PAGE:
After a new mother gives birth in a Fresno or Clovis hospital, there will likely be some general support of her first breastfeeding attempts while she and baby are in the hospital. Oftentimes, the labor and delivery nurse can advise the new mom on basic latch on principles, and should also encourage her to begin the first feeding soon after the birth. Once both mother and baby have recovered for an hour or so, they may be moved to a postpartum room, where another nurse may assume their care. These postpartum nurses will hopefully provide additional evidence-based information about the baby's latch, feeding frequency, and other basics of breastfeeding. In most of this area's hospitals, a brief visit from a lactation specialist may also occur sometime before mom and baby go home. During this visit, there may be a check of the latch, as well as brief discussion of some of the common problems that may occur along the way. The mother's obstetrician or the baby's pediatrician may also provide input about breastfeeding prior to discharging them home.
With all of these hospital-based breastfeeding interventions, it may seem that the mother and baby couplet are destined to succeed in breastfeeding as they head home. But statistically, this is not the case. There is an overwhelmingly large number of women who initiate breastfeeding at the time of their baby's birth, but who resort to formula feeding by the time they are arriving home from the hospital. The truth is that most new mothers and babies need additional and more extensive support and assistance in order to achieve breastfeeding success. Sometimes, women report that while they received the input of many different practitioners in the hospital setting, this input was at times conflicting and confusing. As one mother reflected back on her experience she said, "One nurse would say to hold my baby this way, and the next one would tell me a different way. After a while, I didn't know what to do." Additionally, many of the challenges arise just when moms are at their peak of postpartum fatigue, so the idea of continuing the breastfeeding plan seems overwhelming.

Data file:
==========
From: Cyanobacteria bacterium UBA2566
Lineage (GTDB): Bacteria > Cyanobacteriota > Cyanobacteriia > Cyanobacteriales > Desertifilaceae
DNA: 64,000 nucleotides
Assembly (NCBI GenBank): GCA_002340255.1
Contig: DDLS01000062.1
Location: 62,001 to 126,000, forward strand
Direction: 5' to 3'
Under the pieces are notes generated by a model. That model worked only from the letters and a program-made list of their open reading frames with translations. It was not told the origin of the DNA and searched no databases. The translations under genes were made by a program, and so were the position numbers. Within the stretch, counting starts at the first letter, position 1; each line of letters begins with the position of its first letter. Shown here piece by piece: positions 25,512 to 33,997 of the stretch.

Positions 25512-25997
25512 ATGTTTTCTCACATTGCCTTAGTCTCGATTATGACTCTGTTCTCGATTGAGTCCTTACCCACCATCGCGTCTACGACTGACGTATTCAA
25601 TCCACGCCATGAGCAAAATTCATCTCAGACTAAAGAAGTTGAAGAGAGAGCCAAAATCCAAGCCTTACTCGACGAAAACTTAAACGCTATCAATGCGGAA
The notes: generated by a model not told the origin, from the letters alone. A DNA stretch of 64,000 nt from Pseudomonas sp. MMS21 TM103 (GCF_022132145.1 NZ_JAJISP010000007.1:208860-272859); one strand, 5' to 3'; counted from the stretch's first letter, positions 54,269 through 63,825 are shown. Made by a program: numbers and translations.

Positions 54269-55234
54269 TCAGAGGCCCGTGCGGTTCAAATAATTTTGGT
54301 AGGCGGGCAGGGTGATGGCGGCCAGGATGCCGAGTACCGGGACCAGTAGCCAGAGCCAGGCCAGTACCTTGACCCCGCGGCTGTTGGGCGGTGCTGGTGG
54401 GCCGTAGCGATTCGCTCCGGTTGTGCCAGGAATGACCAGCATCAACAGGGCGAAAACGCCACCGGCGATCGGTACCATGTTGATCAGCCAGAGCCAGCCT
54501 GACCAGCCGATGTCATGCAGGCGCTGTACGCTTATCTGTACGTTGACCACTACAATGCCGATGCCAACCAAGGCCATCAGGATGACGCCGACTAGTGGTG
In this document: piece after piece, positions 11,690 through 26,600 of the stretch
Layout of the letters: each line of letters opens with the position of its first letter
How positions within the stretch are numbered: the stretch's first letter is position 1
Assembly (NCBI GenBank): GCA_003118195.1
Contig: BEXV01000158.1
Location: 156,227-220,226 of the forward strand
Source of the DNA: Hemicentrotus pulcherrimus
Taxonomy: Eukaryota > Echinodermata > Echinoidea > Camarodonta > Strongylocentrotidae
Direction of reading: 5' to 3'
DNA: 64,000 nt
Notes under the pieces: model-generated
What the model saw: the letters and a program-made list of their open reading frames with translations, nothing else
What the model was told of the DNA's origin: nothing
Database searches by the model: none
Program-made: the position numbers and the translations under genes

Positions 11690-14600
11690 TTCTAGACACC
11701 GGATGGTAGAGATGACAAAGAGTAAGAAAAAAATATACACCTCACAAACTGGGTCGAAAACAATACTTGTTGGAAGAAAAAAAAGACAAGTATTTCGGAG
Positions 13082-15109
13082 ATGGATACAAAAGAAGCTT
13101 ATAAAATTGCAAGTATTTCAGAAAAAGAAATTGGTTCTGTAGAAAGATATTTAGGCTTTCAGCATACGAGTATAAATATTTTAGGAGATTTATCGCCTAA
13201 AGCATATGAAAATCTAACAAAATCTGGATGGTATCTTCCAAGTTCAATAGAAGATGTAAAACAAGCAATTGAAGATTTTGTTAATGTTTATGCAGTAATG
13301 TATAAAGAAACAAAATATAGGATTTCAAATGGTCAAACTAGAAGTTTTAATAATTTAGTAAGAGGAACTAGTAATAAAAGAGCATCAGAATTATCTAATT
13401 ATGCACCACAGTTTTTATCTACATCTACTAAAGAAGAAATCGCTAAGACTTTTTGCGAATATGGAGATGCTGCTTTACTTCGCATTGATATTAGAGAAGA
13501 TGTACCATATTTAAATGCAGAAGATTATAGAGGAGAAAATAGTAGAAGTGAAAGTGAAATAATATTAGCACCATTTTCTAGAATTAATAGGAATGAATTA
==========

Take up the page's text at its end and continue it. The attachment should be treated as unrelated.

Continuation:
This is why it is crucial to provide new mothers with a breastfeeding resource to turn to after they return home from the hospital. When focused, personalized lactation support arrives at the appropriate time, things can easily be turned around for the better. In Fresno, there are various breastfeeding resources serving the needs of local mothers and babies, ranging from La Leche League meetings to the International Board Certified Lactation Consultant who makes house calls. Once mom and baby have settled into their home again, with all of its familiar comforts, their ability to focus on breastfeeding is often strengthened, so the in-home lactation support is typically more effective than other attempts which may have occurred along the way. The important thing to remember is that when breastfeeding is not progressing as it should, quality help is important to obtain, and this service is definitely available in the Valley.